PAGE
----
Nissan LEAF electric powertrain
According to the Nikkei, international prices of rare-earth metals are going down a month after China dropped export tax on them.
That's swell news for all manufacturers who need rare-earth metals in their products.
"Neodymium, found in high-performance magnets, is trading at about $66 per kilogram. Having dropped 20-30% from April, it is now at levels seen before a surge that began in 2010. Dysprosium is hovering around $350 per kilogram, also a five-year low.
After Sino-Japanese relations soured in 2010 over disputed islands, Beijing reduced export quotas, sending prices up sevenfold.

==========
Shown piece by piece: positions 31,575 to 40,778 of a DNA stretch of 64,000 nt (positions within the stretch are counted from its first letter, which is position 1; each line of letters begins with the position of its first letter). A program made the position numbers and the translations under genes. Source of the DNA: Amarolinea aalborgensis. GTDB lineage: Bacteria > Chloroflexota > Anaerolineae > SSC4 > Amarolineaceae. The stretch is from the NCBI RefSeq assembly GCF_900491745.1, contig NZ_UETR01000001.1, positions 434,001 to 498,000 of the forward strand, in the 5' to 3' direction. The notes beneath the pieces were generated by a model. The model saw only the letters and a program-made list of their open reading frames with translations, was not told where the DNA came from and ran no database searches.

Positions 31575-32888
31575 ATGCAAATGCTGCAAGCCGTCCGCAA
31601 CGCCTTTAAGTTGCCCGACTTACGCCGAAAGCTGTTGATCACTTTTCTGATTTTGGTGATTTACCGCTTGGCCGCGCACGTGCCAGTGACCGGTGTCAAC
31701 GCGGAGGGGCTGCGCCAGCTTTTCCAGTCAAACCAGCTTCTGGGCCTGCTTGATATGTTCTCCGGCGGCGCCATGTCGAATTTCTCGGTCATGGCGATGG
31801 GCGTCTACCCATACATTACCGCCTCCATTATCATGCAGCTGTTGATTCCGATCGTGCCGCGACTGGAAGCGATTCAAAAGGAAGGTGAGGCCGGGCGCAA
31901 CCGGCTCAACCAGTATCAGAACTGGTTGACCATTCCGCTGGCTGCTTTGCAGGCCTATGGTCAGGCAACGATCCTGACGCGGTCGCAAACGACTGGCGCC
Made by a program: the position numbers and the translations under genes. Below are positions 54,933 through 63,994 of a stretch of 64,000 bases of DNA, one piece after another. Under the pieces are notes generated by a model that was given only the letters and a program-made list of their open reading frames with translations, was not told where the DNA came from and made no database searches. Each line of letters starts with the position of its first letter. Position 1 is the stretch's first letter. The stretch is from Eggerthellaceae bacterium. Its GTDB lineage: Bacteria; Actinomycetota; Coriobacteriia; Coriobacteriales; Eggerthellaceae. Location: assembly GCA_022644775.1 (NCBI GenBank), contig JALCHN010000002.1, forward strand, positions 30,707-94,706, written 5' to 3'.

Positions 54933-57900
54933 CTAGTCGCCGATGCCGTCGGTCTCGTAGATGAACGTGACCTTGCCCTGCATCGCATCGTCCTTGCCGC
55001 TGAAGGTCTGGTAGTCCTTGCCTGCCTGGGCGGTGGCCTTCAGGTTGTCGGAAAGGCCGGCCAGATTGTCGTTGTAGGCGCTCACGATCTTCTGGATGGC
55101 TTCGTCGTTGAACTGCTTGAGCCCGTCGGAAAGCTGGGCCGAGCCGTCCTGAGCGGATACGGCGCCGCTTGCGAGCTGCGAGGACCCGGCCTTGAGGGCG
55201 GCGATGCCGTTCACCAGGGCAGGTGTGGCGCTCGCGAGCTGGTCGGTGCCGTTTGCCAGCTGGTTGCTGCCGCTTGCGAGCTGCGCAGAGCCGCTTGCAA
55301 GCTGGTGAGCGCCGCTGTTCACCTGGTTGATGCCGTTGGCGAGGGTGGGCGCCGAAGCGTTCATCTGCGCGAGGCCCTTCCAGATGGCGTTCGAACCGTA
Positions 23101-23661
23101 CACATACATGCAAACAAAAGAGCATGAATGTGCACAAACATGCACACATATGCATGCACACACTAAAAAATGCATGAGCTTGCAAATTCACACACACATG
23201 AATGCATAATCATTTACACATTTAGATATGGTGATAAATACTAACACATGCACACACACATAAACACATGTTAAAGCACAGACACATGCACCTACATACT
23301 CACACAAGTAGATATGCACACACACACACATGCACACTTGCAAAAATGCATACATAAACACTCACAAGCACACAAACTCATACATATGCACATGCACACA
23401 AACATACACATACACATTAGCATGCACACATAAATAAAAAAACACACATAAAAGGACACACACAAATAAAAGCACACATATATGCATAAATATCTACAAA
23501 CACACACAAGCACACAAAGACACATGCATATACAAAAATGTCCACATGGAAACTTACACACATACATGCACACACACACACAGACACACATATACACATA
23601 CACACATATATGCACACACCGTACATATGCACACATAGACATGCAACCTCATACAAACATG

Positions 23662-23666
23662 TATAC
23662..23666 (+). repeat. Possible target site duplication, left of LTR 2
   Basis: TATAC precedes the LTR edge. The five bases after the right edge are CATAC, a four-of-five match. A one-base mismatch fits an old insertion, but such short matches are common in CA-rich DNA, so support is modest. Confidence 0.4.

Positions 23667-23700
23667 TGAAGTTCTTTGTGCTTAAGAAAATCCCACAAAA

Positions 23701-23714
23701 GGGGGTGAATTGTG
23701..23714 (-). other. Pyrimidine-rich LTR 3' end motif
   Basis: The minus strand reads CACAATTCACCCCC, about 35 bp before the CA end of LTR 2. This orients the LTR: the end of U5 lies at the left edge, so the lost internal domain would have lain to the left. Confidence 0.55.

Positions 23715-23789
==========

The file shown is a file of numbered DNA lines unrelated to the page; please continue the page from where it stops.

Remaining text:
China accounts for 70-80% of the global rare-earth supply. But after losing a case in the World Trade Organization, Beijing dropped the quota system this year and eliminated export tariffs May 1."
Among many applications, electric motors for hybrid and electric vehicles often use neodymium. For example, both the Nissan LEAF and Chevrolet Volt motors have rare-earth type magnets. Tesla is using an induction motor, which doesn't need magnets.